Limited Review of the Mental Health (Care and Treatment) (Scotland) Act 2003: Report

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CHAPTER ONE INTRODUCTION

Membership and terms of reference

The Mental Health (Care and Treatment) (Scotland) Act 2003 (hereafter, "the Act") was passed by the Scottish Parliament on 20 March 2003, received the Royal Assent on 25 April and came into force in October 2005. While there appeared to be general agreement that the Act was a significant advance on the Act of 1984, which it replaced, it was clear from the ongoing monitoring to which the Act was subject that there were some areas in which problems were being experienced. Accordingly, the Scottish Government decided to institute a limited review of the Act.

The Review Group appointed consisted of:

Professor Jim McManus, Chair
Ms Shaben Begum
Mr Iain Boddy
Ms Carolyn Little
Mr Jamie Malcolm
Dr John Mitchell
Ms Isabel Montgomery
Mr Graham Morgan
Ms Annie McGeeney
Ms Hilary Patrick

A brief biography of each of the members is included in Appendix A. Each of us was appointed, and acted throughout, in our personal capacities. Our Report represents a consensus of all the members of the Group.

The Group's Terms of Reference were:

To consider the operation of the processes in respect of the civil provisions of the Act in the context of the ten Millan Principles and advise on changes that should be made to improve the efficiency of the operation of the Act and the experience of patients; and

To advise on other minor amendments to the Act to resolve technical or other issues as provided to the Review Group by the Scottish Government to consider; and

To report to the Minister for Public Health with recommendations following appropriate engagement with those with an interest in the operation of the Act.

Brief history of the 2003 Act

The Act resulted from the report of the Millan Committee in 2001 ( New Directions: Report on the Review of the Mental Health (Scotland) Act 1984, SE/2001/56). A central feature of the Millan report was that both the law and practice relating to mental health should be driven by a set of ten principles (see Appendix B), especially minimum interference in peoples' liberty and maximum involvement of service users in any treatment. The new Act, as most consultees still call it, introduced a different mechanism for deciding on compulsory treatment, making use of a tribunal system rather than the sheriff court; it also allowed compulsory treatment in the community, which had not previously been allowed. A new legal entity, called a named person, was created, to attempt to overcome problems experienced with next of kin having automatic rights when a person became mentally ill. The possibility of making advance statements, detailing treatment wanted or not wanted in the event of a person becoming mentally ill, was created.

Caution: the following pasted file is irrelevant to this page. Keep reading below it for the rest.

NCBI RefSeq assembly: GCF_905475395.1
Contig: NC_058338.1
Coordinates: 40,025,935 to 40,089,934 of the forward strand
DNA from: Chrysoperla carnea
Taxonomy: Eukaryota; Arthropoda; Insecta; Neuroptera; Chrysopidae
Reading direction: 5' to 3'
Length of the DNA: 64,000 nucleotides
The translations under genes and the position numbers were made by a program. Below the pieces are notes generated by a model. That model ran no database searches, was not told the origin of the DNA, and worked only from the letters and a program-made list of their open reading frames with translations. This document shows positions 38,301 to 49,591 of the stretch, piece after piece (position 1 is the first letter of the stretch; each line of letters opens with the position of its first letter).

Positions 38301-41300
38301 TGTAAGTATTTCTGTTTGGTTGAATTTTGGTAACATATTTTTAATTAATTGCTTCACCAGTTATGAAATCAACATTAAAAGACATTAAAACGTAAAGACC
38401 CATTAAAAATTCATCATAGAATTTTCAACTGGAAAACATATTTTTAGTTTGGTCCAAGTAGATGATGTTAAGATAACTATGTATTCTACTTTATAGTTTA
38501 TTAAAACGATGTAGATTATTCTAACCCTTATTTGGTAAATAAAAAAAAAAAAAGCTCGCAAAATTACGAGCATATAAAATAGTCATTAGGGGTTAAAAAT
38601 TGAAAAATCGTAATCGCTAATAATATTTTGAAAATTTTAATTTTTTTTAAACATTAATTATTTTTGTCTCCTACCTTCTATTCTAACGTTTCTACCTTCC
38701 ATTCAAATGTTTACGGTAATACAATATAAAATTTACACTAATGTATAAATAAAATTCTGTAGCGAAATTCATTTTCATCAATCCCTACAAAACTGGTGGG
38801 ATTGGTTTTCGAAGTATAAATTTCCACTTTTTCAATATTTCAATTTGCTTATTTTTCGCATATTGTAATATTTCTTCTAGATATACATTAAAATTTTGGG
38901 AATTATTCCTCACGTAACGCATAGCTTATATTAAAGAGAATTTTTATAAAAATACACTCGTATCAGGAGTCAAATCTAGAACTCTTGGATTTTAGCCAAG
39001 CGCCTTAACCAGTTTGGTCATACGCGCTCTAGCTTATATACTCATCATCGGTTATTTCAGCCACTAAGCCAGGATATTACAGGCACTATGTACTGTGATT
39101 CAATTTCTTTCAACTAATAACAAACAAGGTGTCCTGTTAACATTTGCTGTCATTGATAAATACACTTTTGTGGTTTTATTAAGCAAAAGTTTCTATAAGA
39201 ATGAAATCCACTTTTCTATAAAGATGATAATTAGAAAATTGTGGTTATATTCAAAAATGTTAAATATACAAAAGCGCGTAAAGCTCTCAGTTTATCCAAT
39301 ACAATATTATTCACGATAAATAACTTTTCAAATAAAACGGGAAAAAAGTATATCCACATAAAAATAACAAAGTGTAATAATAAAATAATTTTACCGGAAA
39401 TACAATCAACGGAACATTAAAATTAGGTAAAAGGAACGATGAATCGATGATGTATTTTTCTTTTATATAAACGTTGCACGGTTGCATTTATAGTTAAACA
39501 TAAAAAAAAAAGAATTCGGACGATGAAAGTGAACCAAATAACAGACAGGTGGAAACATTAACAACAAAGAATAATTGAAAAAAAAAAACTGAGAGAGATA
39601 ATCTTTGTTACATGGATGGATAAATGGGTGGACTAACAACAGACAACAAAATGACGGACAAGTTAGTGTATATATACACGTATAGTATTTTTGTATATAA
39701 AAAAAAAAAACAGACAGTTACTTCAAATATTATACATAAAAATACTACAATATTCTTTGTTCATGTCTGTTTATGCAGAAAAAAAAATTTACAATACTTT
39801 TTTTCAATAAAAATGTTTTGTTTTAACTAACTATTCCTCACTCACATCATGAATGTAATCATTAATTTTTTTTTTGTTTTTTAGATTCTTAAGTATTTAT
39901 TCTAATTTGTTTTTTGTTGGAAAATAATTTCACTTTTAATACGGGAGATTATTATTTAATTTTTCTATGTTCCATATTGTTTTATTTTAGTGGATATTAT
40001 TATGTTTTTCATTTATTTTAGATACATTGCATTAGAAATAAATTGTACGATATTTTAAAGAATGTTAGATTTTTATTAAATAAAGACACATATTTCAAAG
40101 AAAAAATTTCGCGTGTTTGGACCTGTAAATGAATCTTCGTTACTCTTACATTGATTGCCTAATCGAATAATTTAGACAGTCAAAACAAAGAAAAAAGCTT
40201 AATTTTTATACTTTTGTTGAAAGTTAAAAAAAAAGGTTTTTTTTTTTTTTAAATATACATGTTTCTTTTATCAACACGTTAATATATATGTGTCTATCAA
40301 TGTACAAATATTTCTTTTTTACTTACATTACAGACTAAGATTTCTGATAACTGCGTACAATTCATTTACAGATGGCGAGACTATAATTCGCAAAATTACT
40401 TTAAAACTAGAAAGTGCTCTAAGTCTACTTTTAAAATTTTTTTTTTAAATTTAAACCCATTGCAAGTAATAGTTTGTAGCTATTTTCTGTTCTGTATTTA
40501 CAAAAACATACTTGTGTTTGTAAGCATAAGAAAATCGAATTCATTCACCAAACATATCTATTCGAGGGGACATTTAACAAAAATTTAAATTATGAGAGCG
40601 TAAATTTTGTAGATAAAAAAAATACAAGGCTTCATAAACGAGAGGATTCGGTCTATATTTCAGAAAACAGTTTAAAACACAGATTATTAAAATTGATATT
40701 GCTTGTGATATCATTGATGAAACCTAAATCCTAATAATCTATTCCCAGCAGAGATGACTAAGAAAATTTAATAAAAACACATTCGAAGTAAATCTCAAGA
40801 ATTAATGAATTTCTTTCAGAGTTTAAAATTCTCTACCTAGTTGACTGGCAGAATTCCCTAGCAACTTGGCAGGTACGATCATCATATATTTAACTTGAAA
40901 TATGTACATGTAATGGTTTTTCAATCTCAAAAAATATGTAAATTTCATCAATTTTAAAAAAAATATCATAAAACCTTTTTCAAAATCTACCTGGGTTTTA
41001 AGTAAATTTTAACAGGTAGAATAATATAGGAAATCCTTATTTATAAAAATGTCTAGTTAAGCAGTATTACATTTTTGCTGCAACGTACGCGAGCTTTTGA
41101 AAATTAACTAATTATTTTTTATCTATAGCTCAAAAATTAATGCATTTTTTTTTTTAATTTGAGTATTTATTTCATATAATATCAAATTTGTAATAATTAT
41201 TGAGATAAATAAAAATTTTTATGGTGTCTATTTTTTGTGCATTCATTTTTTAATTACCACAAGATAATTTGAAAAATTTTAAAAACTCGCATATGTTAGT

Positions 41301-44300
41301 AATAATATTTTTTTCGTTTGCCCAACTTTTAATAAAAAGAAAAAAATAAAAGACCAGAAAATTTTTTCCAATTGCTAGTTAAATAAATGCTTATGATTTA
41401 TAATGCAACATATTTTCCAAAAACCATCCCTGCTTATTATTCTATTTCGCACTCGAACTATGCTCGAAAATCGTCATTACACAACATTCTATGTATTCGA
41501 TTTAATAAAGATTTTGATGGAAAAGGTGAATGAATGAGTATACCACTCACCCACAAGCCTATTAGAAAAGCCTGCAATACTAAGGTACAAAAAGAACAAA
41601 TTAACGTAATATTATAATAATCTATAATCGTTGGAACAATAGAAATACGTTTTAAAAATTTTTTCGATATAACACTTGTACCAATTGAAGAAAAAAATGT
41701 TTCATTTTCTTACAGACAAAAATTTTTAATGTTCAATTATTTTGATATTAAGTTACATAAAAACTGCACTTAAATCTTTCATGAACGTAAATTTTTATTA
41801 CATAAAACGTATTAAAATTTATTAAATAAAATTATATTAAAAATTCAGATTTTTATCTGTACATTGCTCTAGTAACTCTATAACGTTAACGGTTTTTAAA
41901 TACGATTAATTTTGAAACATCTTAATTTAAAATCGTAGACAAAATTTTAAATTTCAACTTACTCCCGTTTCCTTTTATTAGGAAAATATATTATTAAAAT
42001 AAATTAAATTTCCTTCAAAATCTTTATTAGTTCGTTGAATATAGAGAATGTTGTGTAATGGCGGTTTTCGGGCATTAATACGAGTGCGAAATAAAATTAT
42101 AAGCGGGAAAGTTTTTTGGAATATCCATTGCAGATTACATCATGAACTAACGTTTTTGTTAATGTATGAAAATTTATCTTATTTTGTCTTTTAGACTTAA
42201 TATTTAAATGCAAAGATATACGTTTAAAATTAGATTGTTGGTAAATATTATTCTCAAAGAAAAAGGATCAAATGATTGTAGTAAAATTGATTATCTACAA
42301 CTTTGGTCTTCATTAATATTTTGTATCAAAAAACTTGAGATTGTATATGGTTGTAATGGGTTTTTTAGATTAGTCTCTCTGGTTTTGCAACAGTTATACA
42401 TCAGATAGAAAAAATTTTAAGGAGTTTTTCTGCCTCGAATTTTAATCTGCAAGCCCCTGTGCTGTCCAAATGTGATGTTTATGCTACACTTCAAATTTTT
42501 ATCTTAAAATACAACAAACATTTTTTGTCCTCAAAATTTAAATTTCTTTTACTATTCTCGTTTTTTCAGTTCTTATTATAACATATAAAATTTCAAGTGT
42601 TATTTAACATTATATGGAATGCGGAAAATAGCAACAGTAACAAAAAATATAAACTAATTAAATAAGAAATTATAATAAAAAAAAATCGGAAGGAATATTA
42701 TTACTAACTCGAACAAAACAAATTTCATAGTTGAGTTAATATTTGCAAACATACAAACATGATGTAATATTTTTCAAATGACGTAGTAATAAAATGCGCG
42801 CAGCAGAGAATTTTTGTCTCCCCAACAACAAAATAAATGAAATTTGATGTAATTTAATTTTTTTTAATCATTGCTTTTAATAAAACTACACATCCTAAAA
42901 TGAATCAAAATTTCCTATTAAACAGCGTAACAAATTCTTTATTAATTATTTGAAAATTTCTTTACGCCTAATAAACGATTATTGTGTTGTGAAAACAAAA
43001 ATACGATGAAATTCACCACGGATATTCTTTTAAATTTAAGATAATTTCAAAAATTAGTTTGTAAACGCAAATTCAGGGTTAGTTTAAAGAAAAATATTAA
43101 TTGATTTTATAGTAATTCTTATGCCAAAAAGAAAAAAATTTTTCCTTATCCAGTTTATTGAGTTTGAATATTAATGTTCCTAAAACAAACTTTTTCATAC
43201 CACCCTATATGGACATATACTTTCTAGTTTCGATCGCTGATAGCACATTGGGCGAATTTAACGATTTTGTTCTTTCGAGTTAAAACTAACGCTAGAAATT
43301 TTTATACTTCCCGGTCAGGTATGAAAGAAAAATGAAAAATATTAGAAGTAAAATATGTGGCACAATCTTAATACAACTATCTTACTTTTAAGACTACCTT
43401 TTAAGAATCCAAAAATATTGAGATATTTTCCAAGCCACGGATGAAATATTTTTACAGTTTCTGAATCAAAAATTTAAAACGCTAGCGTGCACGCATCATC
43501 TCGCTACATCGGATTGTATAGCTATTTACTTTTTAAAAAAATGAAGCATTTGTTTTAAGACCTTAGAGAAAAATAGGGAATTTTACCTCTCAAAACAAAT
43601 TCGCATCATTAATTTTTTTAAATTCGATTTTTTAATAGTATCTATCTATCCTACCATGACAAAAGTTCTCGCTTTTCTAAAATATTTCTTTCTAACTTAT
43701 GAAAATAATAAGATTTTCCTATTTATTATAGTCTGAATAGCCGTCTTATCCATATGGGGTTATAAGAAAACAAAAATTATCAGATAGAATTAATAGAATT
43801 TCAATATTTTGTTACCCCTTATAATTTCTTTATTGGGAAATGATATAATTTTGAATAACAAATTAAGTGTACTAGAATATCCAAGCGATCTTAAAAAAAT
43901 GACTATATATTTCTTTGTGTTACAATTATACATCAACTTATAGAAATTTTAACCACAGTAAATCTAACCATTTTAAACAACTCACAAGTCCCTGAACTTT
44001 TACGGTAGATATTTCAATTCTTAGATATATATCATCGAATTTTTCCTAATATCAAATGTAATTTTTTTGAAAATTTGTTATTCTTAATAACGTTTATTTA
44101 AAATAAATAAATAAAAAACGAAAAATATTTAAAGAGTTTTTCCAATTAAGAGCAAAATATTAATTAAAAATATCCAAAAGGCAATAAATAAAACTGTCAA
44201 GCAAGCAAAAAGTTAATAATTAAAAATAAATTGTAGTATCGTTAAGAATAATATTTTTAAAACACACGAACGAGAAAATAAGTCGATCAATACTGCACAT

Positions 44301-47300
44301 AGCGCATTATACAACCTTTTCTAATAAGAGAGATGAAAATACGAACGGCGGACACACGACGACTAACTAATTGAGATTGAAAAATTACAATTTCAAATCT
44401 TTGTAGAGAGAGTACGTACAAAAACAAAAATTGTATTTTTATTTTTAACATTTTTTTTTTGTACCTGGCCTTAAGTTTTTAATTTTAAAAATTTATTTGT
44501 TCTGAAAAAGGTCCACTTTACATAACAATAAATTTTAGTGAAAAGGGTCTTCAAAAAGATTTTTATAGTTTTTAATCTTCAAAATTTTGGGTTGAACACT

These were among the most radical of the changes introduced and they had some two years to bed down before the review commenced. Throughout that period, there were many bodies monitoring the situation, from user and carer groups, service providers, the Tribunal Service and the Mental Welfare Commission. Each had kept the Government informed of areas which did not appear to be functioning as well as had been anticipated. There was, however, no strong feeling that there was anything fundamentally wrong with the Act, but the Government felt there was enough concern to justify a "light touch" review. As a starting point to our review, the Government provided the Review Group with a table of issues identified through this process.

It is interesting to note that no-one raised any issue with the ten Millan principles throughout this process. Indeed, all during our consultation process, we heard nothing but praise for the principles, and it was clear that they are constantly in use for assessing whether the system is delivering what was intended. Several persons with whom we spoke suggested that the principles should be given more force in law. While it was accepted that this would pose great difficulties for the courts in interpretation, and thus for the operation of the system, it was agreed that there should be a clearer statement of the need for the principles to be observed in all matters relating to mental health, and not only in those areas governed by the Act.

The Review Group's approach